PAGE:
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16 Jan 2008 : Column 1298W—continued


Asylum

Mr. Clappison: To ask the Secretary of State for the Home Department how many asylum claimants have received leave to remain as a result of grant of (a) asylum, (b) humanitarian protection, (c) discretionary leave and (d) family indefinite leave to remain since 1 April 2003, broken down by nationality; and how many dependants have received leave to remain in each of these categories and nationalities. [172684]

Mr. Byrne [h olding answer 10 December 2007] : The requested information is contained in the tables placed in the House Library. Information on dependants granted under the Family ILR exercise is not available and could be obtained only by examination of individual case records at disproportionate cost.

Information on asylum decisions is published quarterly and annually. Copies of these publications are available from the Library of the House and from the Home Office Research, Development and Statistics website at:

Commonwealth

Mr. Clappison: To ask the Secretary of State for the Home Department what estimate she has made of the number of Commonwealth citizens resident in the UK in (a) 1997 and (b) at the most recent date for which an estimate is available; what estimate she has made of the number of Commonwealth citizens registered to vote in the UK; which Commonwealth countries have reciprocal rights for voting with the UK; and what checks are carried out on the immigration status of applicants for electoral registration. [177394]

Angela Eagle: I have been asked to reply.

The information requested falls within the responsibility of the National Statistician, who has been asked to reply.

Letter from Colin Mowl, dated 16 January 2008:

Crime

Mr. Pickles: To ask the Secretary of State for the Home Department what estimate her Department has made of the number of cases of criminal damage which occurred after 9:00 pm in each of the last two years. [176440]

Mr. Coaker: The British Crime Survey asks at what time of day victims of criminal damage believe such incidents happened. The question uses broad time bands and it is not possible to estimate the number of cases that occurred after 9 pm. The following table shows the available information for the last two survey years.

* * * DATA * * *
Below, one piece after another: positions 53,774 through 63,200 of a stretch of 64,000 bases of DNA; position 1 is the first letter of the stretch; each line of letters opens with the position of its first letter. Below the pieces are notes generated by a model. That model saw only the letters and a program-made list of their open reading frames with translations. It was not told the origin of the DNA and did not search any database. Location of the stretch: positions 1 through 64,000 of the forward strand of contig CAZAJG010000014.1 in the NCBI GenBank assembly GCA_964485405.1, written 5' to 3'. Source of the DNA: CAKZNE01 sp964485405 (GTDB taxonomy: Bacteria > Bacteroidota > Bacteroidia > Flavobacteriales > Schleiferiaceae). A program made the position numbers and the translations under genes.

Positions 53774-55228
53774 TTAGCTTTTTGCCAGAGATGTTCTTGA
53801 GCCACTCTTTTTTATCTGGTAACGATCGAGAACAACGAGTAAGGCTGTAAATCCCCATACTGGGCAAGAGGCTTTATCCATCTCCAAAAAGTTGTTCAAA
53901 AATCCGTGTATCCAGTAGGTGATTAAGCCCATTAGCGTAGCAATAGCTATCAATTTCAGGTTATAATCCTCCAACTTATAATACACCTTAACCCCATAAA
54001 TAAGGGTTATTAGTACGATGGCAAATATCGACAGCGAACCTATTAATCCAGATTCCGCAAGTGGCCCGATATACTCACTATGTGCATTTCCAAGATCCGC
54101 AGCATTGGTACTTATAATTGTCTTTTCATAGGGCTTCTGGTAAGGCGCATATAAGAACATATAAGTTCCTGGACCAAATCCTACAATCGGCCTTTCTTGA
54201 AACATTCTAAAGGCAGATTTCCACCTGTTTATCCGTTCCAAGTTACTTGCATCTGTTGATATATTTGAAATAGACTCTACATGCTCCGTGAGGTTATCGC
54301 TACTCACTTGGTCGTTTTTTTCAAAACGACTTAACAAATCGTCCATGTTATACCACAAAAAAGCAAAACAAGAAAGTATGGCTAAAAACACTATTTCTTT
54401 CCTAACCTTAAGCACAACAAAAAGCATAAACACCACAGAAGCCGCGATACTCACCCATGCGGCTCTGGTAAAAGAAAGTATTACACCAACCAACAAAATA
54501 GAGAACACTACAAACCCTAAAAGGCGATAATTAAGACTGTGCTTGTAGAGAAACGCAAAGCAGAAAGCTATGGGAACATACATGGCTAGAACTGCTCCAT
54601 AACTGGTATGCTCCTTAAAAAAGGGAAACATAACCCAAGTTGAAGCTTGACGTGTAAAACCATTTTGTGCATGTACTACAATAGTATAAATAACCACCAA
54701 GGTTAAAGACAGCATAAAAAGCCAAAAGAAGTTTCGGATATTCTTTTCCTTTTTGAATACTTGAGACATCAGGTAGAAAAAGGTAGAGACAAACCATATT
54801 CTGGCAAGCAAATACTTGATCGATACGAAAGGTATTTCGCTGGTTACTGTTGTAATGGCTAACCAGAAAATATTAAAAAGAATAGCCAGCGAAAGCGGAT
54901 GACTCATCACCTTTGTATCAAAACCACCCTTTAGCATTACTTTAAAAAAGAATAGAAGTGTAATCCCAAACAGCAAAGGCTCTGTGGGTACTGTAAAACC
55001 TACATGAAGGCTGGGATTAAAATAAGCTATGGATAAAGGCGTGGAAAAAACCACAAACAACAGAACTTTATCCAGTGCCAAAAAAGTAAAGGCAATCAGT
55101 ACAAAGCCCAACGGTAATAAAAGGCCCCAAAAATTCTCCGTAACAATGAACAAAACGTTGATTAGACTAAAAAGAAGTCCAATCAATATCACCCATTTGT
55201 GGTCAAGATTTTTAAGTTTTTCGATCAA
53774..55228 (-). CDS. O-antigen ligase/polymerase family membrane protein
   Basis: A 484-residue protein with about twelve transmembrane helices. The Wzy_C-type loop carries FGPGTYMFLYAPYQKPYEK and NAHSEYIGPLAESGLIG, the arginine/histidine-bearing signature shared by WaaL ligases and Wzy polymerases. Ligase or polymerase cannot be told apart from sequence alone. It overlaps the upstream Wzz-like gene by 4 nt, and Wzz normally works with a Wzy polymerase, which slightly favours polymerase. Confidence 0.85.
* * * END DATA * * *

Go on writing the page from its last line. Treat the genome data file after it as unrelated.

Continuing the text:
16 Jan 2008 : Column 1300W
Proportion of criminal damage incidents by time of day, 2005-06 and 2006-07, BCS
2005-06 2006-07
Number Percentage Number Percentage

Morning/Afternoon(1)

24

23

Morning

5

4

Afternoon

14

12

Morning/Afternoon (unsure which)

6

7

Evening/Night(2)

76

77

Evening

36

36

Night

21

24

Evening/Night (unsure which)

18

17

Unweighted base

3,779

3,865

(1) Morning is from 6 am to noon. Afternoon is from noon to 6 pm.
(2) Evening is from 6 pm to midnight. Night is midnight to 6 am.

Crime: Victims

Mr. Ruffley: To ask the Secretary of State for the Home Department how many victims of crime there were in each of the last 25 years, broken down by (a) police and (b) local authority area. [177988]

Mr. Coaker: The information requested is not available.

Police recorded crime statistics are available at police force and local authority area level but they provide counts of the number of offences rather than number of victims. The British Crime Survey can provide estimate of the number of victims at national level but not at police force or local authority area level.

Criminal Records Bureau: Telephones

Mr. Harper: To ask the Secretary of State for the Home Department what the Criminal Records Bureau policy is on the diversion of office telephone lines to personal telephones. [177228]

Meg Hillier: The Criminal Records Bureau does not operate a policy on the diversion of office telephone lines to personal telephones.

Deportation: China and Nigeria

Mr. Malins: To ask the Secretary of State for the Home Department how many (a) Nigerian and (b) Chinese nationals are in prison in the UK; and in respect of how many such people deportation was judicially recommended. [178115]

Mr. Hanson: I refer the hon. Gentleman to my answer on 19 November 2007, Official Report, column 516W. At the end of September 2007 there were (a) 1,098 Nigerian and (b) 349 Chinese national prisoners held in all prisons in England and Wales. Figures for the numbers of foreign national prisoners held in prisons in England and Wales are published every quarter. The latest figures are available in “Population in Custody—September 2007”, available at the website:

—where the aforementioned figures can be found.

Information on the number of these nationals for whom deportation has been judicially recommended is not collated centrally and is not available.

Comparable information for Scotland and Northern Ireland is the responsibility of the Scottish Executive and the Northern Ireland Prison Service.


16 Jan 2008 : Column 1301W

These figures have been drawn from administrative IT systems, which, as with any large scale recording system, are subject to possible errors with data entry and processing.

Drugs: Misuse

Mr. Malins: To ask the Secretary of State for the Home Department if she will estimate the cost to the criminal justice system associated with the criminal activity of problematic drug users in 2007-08. [178110]

Mr. Coaker: The Home Office is not planning to estimate the cost to the criminal justice system associated with the criminal activity of problematic drug users in 2007-08.

A Home Office Research Study, “The Economic and Social Costs of Class A Drug Use in England and Wales 2003/04”, provided an estimate of the criminal justice costs associated with problem drug users’ criminal activity. The total cost to the criminal justice system was estimated to be around £4 billion for the year 2003-04.